An Intensified Sense Of Unity Among Palestinians Across Divided Geographies

Young activists are now managing to reunite fragmented Palestinian communities in Gaza, the West Bank, and Israel in their fight for rights and freedom.

Something new is in the air”, says Samer Sharif, a Jerusalem activist protesting the displacement of 28 Palestinian families from the Sheikh Jarrah neighborhood. This sums up the opinion of the growing youth movement in the occupied territories of Palestine that is gaining momentum. The recent wave of young Palestinian protests fuelled by social media, a feeling of being fed up with their leaders, and a borderless unity are receiving global attention. How are they different from their parents or grandparents?

Renewed unity and nationalist wave

Palestinians claiming their rights and an end for the Israeli apartheid and ethnic cleansing, the irrelevance of existing diplomacy, and the disengagement from the two-state framework have long been present, but what is different is “Palestinians’ willingness to mobilize behind these ideas in such large numbers” finds out, Ph.D. candidate at the George Washington University studying comparative politics and social movements, Samer Anabtawi. Online and offline protests have created a renewed social movement that is developing outside traditional parties and other organizations.

Division among Palestinian political factions and growing frustration with their leadership are being widely echoed by social media, namely TikTok, Instagram, Twitter, and WhatsApp. Activists are using these platforms to document, coordinate, and share protests and injustices such as Israel’s planned expulsion of 13 Palestinian families from their homes in the Sheikh Jarrah neighbourhood of East Jerusalem and police violence against worshippers at the Al-Aqsa mosque and Jerusalem’s Damascus Gate on May. Some are calling these protests the “TikTok uprising” and are vowing for an intensified sense of unity among Palestinians across divided geographies.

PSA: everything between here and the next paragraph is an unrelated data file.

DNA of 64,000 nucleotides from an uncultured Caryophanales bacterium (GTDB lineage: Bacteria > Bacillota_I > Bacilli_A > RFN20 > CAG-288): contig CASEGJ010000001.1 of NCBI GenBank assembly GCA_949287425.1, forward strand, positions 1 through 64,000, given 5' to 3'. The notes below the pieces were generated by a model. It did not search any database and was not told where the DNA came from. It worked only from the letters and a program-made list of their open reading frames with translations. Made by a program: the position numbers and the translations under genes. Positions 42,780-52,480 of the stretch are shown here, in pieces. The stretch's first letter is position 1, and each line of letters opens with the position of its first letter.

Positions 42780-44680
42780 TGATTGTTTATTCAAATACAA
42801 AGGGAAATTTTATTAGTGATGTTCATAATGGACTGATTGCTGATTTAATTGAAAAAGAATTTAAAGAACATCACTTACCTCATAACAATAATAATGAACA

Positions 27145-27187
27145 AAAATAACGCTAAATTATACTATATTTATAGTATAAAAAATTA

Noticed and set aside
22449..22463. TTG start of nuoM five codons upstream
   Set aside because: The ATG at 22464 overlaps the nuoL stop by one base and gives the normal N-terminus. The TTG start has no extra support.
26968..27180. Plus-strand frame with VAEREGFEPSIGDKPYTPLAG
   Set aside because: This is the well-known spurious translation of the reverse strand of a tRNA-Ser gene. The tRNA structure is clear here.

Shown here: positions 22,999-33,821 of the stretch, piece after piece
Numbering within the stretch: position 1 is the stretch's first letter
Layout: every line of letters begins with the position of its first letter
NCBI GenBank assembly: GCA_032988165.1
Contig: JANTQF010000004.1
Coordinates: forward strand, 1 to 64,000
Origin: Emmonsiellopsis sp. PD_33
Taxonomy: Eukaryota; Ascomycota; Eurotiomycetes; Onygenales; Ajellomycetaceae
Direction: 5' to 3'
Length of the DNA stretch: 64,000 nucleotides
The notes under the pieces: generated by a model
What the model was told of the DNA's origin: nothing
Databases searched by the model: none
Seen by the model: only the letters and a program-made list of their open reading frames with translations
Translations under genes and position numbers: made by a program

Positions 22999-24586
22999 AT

Activists are also using a distinct speech and vocabulary. They have dropped the “Oslo vocabulary and refrain from calling Palestinians Arab Israelis, a label the state deliberately uses to erase Palestinian identity for those within Israel’s borders because it would seem to deny their specifically Palestinian identity and links with Palestinian communities elsewhere”, explains professor of political science and international affairs at George Washington University, Nathan J. Brown. They are chanting “Palestinian lives matter” or “ethnic cleansing” while avoiding a deeper political discussion to avoid issues that have distracted Palestinians from the shared struggle for civil rights.

The expulsion of Palestinian families from their homes in Sheikh Jarrah may have ignited and united the feeling of millions of Palestinians. In areas under Israeli control, Palestinians feel they are marginalized on ethnic bases in different ways, but “the consensus within today’s growing pan-Palestinian movement is not to atomize the different Palestinian hardships that all stem from an entrenching apartheid regime that strikes with varying types of repression and legal codes”, adds Professor Brown. The sense of outrage is now extensive and Palestinian claims and struggles are being heard all over the occupied territories, shared and understood by all of them.